Rekim, the developer behind Pool Panic, has done fantastic service to bringing the type of late-night, off-the-wall-&-certainly-not-on-the-pool-table oddball(s) cartoon that you’d expect to see under their publishing brand Adult Swim Games. The quirky charm and bright aesthetic brings out many of the wacky scenarios experienced in this game. On sheer presentation alone, Pool Panic fits right at home. The gameplay front will be hit or miss, however. It is as fun as it is frustrating and the feeling towards it will be different among everyone. For serious players looking for that perfectionist & completionist run, design choices can easily dampen the desire to do so. For everybody else looking to only play with a consistency of moving along naturally and taking it in as you go, there’s fun to be had and plenty to see.
The question must be asked. Is this really pool, even in the slightest way imaginable? I’d say it fits the bill(iards), just not bending the rules only a little bit, but breaking them into chaos that’s completely off the wall yet enjoyable. The breaking comes from your immediate drop in a tutorial that plays like a standard game of billiards and actually breaking a standard ball formation and pocketing balls on a plain ol’ pool table. What come after is a wonderful wacky direction that takes on the aesthetic of pool, but plays more closely to a physics-based puzzler. However, what is a physics-based puzzler if not pool? Pool balls with legs, faces and a mind of their own… now that’s another thing.
Players take on the “roll” of Cueball, free to walk around any setup to take shots at other balls who are often innocent yet sometimes bullies who deserve it. The golden rule of billiards remains in-tact most of the time and that is to pocket the required amount of balls before pocketing the 8-ball. This is the main goal for each level, but the amount of different scenarios which you’ll be thrown into are the main attraction here, there and who knows where. Pool Panic takes you to a variety of themed locations and sights found in in the world. After the brief introduction, Cueball is tossed onto an overworld map where players are free to explore in a semi-linear fashion. The style reminds me Cartoon Network had a take on Toejam & Earl in a way with the cosmetic design of Ittle Dew 2. While each level is interesting on its own, the world map is a tiny gameplay feature in and of itself serving as a moderately open hub. Some areas remained locked until a number you’ve met a particular requirement, but others on the map can be skipped in order. The map is all over the place and at times it can be a little confusing which area you would like to tackle next, but that’s part of the excitement. Adding that bit of exploration aspect adds a little more freedom and sense of discovery even if they’re just other levels.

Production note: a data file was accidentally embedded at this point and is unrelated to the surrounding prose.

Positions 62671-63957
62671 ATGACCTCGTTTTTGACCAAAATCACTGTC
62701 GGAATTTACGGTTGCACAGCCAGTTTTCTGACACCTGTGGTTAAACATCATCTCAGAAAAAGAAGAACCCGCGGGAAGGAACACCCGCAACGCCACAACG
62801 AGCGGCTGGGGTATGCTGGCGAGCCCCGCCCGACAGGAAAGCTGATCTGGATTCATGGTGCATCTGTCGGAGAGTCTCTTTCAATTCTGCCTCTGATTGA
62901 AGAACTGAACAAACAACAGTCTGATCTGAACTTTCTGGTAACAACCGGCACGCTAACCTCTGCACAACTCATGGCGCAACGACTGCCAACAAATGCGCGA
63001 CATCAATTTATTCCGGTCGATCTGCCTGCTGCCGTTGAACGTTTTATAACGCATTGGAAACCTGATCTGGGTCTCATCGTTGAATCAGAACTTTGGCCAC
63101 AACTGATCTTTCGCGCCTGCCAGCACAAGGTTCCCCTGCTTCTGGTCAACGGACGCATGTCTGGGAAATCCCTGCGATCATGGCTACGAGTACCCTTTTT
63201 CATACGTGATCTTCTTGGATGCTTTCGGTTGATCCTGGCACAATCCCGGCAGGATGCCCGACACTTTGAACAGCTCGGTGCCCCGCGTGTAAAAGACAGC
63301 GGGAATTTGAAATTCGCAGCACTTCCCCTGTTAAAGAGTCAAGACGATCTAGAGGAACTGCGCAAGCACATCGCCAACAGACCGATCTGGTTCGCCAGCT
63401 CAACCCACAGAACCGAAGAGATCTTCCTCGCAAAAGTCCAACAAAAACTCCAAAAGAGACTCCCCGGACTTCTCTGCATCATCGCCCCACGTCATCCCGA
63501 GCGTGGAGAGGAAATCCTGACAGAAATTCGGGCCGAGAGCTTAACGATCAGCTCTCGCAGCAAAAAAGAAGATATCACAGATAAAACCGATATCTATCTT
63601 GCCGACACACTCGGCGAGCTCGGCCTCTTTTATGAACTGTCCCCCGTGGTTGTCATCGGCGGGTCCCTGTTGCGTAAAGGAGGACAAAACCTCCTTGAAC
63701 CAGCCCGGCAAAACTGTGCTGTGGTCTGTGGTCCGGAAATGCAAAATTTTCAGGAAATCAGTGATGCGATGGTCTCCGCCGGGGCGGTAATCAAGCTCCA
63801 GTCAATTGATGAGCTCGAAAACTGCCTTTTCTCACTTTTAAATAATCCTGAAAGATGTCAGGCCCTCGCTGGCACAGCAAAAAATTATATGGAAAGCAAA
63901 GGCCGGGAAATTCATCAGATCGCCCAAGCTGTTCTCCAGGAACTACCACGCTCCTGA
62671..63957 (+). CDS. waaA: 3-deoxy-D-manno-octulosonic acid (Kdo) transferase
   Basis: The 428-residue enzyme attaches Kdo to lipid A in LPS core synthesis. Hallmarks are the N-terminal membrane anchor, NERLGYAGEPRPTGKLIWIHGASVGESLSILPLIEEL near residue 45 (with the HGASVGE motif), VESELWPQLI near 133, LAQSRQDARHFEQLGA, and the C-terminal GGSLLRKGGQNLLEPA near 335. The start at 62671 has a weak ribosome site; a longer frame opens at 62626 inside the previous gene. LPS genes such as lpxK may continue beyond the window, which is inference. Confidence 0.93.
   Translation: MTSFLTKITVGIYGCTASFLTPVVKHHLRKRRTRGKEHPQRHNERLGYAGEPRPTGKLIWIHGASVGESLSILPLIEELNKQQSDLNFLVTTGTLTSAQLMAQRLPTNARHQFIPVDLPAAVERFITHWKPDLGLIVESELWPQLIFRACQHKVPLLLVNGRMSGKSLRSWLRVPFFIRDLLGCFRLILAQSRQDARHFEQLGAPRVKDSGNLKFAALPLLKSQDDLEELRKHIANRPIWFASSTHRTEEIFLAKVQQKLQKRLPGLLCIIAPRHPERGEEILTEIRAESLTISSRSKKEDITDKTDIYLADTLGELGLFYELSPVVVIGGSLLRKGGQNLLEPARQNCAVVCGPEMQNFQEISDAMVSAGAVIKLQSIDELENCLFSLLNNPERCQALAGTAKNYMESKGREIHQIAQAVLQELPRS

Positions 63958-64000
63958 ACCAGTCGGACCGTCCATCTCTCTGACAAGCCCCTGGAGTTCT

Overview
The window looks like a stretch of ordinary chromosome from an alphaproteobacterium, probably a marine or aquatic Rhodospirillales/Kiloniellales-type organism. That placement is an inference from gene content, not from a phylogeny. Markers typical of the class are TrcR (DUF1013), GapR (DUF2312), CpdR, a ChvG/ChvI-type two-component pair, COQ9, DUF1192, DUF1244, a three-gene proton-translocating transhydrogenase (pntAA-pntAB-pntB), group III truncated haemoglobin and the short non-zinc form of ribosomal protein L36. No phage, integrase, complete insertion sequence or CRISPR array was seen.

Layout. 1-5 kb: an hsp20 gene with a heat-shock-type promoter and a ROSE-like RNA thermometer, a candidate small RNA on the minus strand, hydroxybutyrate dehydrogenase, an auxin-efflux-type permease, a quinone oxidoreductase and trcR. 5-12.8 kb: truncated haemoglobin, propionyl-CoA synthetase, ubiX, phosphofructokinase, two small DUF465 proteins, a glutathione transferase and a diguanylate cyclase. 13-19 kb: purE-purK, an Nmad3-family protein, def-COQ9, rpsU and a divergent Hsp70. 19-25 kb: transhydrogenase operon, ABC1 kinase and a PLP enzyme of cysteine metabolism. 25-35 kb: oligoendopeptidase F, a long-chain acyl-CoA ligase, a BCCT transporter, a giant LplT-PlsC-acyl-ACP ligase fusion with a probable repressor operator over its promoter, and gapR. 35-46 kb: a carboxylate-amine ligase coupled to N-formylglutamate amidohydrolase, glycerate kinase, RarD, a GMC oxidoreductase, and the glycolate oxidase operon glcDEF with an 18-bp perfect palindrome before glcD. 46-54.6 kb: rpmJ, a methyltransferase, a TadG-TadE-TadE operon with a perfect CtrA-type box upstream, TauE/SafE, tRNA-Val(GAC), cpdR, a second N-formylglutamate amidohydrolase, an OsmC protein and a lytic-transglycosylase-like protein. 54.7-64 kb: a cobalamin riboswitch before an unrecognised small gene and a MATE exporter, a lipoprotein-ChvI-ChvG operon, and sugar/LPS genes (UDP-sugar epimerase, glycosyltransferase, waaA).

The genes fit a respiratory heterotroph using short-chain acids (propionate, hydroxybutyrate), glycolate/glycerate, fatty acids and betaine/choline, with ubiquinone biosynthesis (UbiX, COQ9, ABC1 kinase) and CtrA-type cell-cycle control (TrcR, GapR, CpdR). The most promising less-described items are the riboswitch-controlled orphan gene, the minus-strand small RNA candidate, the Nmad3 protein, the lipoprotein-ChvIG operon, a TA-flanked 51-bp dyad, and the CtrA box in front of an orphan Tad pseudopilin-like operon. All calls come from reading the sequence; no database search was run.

More than 100 levels are found in the game to be clear here. Some are tinier billiard missions while some others require more effort in figuring out how they’re meant to be solved. Most levels are based in environments and use “real life” scenarios incorporated into the mix and other times they’re just not meant to make any sense at all. Included in style of levels are even different mini-games. Mini-golf with cannons anyone? The sheer variety of things to do in different ways in very admirable on Rekim’s bringing. There are even moments where situations could be defined as a boss fight in a way. Some irony of enjoyment and hilarity comes from entering a pool hall, challenging other pool balls to their style of game, beating them and drinking from all three of their juice box at once as they cry. It’s bizarre and is totally on the money of being absurd. Moments as such are scattered throughout Pool Panic and that alone the game excels are being enjoyable nonsense you can relax to and not have to question why.
Pool Panic is like one large carnival of oddities worth experiencing. How does it feel to participate in the actual attractions, though? Straightforward. Also off the rails at the same time. Players can move Cue with the left analog stick and complete the tasks at hand by aiming and knocking balls around in levels that have a fixed camera. Traditionally replacing the right analog for camera control is the direction of your shots. Players can freely move around and never have to remain stationary to take these shots. Similar to a slower twin-stick shooter in ways. It’s worth noting that there is an option to allow inverted aiming which is a plus for having a preference choice. What’s lacking is the option to change input configuration at all and the default input doesn’t feel as idea as it should.